icon bookmark-bicon bookmarkicon cameraicon checkicon chevron downicon chevron lefticon chevron righticon chevron upicon closeicon v-compressicon downloadicon editicon v-expandicon fbicon fileicon filtericon flag ruicon full chevron downicon full chevron lefticon full chevron righticon full chevron upicon gpicon insicon mailicon moveicon-musicicon mutedicon nomutedicon okicon v-pauseicon v-playicon searchicon shareicon sign inicon sign upicon stepbackicon stepforicon swipe downicon tagicon tagsicon tgicon trashicon twicon vkicon yticon wticon fm
8 Feb, 2023 04:58

Biden heckled during State of the Union address

The president was jeered by rival lawmakers after claiming some Republicans would like to take the US economy “hostage”
Biden heckled during State of the Union address

US President Joe Biden was interrupted by boos and shouting during his State of the Union address, with Georgia Republican Marjorie Taylor Greene calling him a “liar” after he criticized the GOP’s economic agenda. 

Putting heavy emphasis on his domestic policies, Biden touted his administration’s efforts against inflation, unemployment, climate change, Covid-19, and a range of other issues during Tuesday’s speech, at one point accusing lawmakers across the aisle of conspiring to end welfare benefits for Americans.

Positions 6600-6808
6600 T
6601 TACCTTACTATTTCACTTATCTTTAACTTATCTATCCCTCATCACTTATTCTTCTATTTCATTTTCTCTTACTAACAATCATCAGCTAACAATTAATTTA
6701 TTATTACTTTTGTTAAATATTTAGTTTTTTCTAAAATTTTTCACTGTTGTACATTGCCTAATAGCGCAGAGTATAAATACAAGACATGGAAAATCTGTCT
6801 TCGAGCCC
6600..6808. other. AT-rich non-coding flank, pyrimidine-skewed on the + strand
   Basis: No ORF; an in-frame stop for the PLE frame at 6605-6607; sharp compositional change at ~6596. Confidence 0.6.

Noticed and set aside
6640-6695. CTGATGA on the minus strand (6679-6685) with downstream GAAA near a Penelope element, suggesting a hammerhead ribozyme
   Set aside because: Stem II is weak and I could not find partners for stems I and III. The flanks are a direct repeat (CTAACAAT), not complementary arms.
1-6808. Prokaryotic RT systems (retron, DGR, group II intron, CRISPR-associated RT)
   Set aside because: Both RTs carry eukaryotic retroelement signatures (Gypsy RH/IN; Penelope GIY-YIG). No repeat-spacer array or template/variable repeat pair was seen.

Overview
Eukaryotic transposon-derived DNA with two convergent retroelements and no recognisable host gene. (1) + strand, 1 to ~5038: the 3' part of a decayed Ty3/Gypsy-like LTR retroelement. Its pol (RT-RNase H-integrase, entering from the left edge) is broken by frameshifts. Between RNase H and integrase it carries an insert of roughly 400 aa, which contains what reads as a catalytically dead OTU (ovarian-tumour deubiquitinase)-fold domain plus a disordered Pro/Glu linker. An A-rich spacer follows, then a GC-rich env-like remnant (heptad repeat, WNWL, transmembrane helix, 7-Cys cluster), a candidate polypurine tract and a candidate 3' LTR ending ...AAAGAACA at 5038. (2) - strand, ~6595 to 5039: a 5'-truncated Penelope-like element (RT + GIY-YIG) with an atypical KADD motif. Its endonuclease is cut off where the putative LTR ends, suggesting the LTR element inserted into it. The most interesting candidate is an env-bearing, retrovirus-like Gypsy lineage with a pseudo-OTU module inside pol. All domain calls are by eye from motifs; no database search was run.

“Some of my Republican friends want to take the economy hostage – I get it – unless I agree to their economic plans. All of you at home should know what those plans are,” he said. “Instead of making the wealthy pay their fair share, some Republicans want Medicare and Social Security to sunset.”

The comment immediately triggered an uproar, with Republicans loudly booing and hissing at the president, who attempted to appease the angry crowd.

“I’m not saying it’s a majority of you,” he continued, going on to offer a copy of a GOP proposal on Medicare and Social Security benefits for “anybody who doubts it.”

Amid the heckling, Congresswoman Greene – known to critics and supporters alike as ‘MTG’ – was heard shouting “liar” toward the podium, also repeatedly giving Biden a thumbs-down. Other lawmakers joined in the display, though some, such as House Majority Leader Kevin McCarthy, refrained from open disruption and merely shook their heads in disapproval.

While largely focused on economic issues and problems at home, Biden’s speech also touched on foreign affairs, declaring that the US would continue to seek fierce “competition” with China.

“Before I came to office, the story was about how the People’s Republic of China was increasing its power and America was failing in the world. Not anymore,” he said, adding “Today, we’re in the strongest position in decades to compete with China or anyone else in the world.”

The president noted that his administration would cooperate with Beijing wherever possible, but insisted “if China threatens our sovereignty we will act to protect our country, and we did,” referring to the recent shooting-down of a Chinese high-altitude balloon which passed over the US. Washington has suggested the device may have been intended for surveillance, though Chinese officials have rejected the charge. 

The conflict in Ukraine was also briefly discussed, with Biden claiming to have “united NATO” and “built a global coalition” to oppose Russia, labeling the hostilities a “test for America.” The president introduced Ukraine’s ambassador to the US, Oksana Markarova, as a special guest, and reiterated vows to support Kiev with weapons and other aid for “as long as it takes,” having authorized some $30 billion in direct military assistance since last year.